How do you recognize when a song changes keys?

The expression refers to when a song changes key in the singular. When you don’t recognize the key change without being told it’s there, you won’t ever be able to do so. When singing to an accompaniment, most people instinctively adopt the new key when the accompanist/band/orchestra changes key, usually because there is some sort of signal – normally what is called the dominant chord of the new key. In fact, if one is less musically trained, it may be harder to continue singing in the old key once it has been established (unless one is tone deaf).

Should You Use a Key Change in Your Song?

Most of the song key changes you’d recognize are from the ‘80s and ‘90s. it is still common for artists to change keys in a song. Fortunately, it doesn’t happen as much anymore (at least not in popular music). In light of this, we might ask, “Are key changes out of style? At first glance, it might seem that way, but that’s not always the case. It is still possible to use a key change and still end up with a great song. When changing keys, keep these things in mind.

Change Keys for a Reason

Don’t just change keys because you want to. Be creative and don’t just do it for the sake of being cool. When you don’t have a bridge but you still want a lift at the end of a song, don’t change keys.

Whenever you make a decision as a songwriter, make sure it supports the idea of the song. Could you please tell me why you’re changing keys? What is the purpose of this? Don’t do it if you don’t want to.

Change Keys in Your Own Style

If you decide to change keys, you may be tempted to follow the masters’ lead. In most cases, key changes occurred 30 or 40 years ago. It may not be relevant to the current music landscape because of the arrangement and production style. Just make sure you change the key according to your taste.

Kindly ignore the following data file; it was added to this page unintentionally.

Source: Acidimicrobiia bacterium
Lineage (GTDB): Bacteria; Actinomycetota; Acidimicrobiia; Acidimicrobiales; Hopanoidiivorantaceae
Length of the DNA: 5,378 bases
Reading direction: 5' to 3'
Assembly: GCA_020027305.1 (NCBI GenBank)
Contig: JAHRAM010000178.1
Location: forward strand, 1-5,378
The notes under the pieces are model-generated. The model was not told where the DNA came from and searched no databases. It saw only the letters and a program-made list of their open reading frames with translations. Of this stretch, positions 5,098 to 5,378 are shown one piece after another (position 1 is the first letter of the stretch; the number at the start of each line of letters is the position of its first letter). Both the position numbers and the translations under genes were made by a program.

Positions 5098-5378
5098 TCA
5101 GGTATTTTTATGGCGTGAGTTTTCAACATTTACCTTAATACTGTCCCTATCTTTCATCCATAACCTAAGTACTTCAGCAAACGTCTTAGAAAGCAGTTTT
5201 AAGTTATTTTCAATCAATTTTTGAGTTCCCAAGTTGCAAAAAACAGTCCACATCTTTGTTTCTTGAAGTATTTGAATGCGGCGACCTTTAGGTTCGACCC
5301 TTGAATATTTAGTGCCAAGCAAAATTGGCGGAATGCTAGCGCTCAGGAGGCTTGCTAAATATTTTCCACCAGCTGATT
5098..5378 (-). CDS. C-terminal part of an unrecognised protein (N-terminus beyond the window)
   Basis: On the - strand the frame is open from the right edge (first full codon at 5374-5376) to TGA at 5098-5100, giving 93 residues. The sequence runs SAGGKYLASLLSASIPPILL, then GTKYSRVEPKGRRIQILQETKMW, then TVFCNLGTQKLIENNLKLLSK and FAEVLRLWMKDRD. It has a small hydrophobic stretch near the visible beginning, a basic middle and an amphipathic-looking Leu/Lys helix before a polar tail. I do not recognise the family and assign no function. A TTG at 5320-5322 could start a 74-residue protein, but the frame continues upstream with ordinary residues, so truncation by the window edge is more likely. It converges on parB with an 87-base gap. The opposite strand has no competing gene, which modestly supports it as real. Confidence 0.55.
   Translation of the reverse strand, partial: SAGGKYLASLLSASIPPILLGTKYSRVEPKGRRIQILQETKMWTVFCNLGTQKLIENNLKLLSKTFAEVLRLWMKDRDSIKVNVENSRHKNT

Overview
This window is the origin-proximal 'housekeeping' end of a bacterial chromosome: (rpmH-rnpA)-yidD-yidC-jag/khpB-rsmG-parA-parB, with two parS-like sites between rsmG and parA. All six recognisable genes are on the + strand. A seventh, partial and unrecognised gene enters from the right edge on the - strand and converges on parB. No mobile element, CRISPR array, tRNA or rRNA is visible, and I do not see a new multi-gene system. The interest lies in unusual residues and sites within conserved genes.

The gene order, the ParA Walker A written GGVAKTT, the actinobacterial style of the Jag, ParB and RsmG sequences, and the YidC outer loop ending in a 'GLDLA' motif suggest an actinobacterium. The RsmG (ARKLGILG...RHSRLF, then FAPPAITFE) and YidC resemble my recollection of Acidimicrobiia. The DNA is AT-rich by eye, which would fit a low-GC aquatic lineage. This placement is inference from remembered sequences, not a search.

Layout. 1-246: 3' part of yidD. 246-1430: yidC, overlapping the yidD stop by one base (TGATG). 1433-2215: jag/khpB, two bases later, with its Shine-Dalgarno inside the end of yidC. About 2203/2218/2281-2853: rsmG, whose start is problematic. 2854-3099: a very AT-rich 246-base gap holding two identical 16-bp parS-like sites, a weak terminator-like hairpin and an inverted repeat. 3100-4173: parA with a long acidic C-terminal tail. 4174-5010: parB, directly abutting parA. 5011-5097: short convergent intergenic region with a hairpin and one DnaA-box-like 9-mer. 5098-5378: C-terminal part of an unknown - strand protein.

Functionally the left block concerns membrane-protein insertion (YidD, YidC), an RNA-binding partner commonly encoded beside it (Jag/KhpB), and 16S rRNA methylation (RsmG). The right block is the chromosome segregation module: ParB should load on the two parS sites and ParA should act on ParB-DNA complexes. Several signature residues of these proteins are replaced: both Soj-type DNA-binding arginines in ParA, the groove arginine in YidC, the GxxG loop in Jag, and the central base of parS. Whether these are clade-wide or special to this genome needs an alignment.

Make use of the knowledge of changing keys (which we’ll discuss below) within the context of your personal music-making process.

Change Keys Rarely

Due to their rarity, key changes can have a great impact. There’s something surprising about them. Songwriting can be powerful when you use surprise. Every song you write has a key change; your listeners will become accustomed to it. There is even a possibility that they will lose interest in it. Switch keys only rarely within a song.

Find Common Chords

Finding chords that are common between the two keys is a slightly more difficult method. When done correctly, this provides a smoother transition. You’d start by finding the chords in the key you’re in. As an example, let’s keep using G major.

Here are the chords:

  • G
  • Am
  • Bm
  • C
  • D
  • Em
  • F♯dim

Let’s examine the key to which you want to transition. You’ll need a key with at least one of the same chords to use this method. Let’s choose D major:

  • D
  • Em
  • F♯m
  • G
  • A
  • Bm
  • C♯dim

There are plenty of chords in common between the G and D scales: G, D, Em, and Bm. This will make it easier to transition to the new key smoothly.

Watch the video for more information:

Video Credit: Sean Daniel

Quick Questions

How do you indicate a key change?

Using the Chromatic Scale

With the chromatic scale, you change keys by walking up (or down) until you reach the root note. You can use this walkup if you want to change the key from G major to B major: G – G♯ – A – A♯ – B.

How do you know if songs are in the same key?

By using the key signature of a music modulation, you can determine its key. By counting the sharps and flats in the key signature, you can determine the key of the song. C (or A minor) is a key signature that does not contain sharps or flats.

Does every song have a key change?

Whether or not you are “in a key” depends on what you mean by that. There is often a minor set of chords in the verse and a major set of chords in the chorus. It is possible to argue that the song hasn’t really changed key, just changed which chords it focuses on at any given time.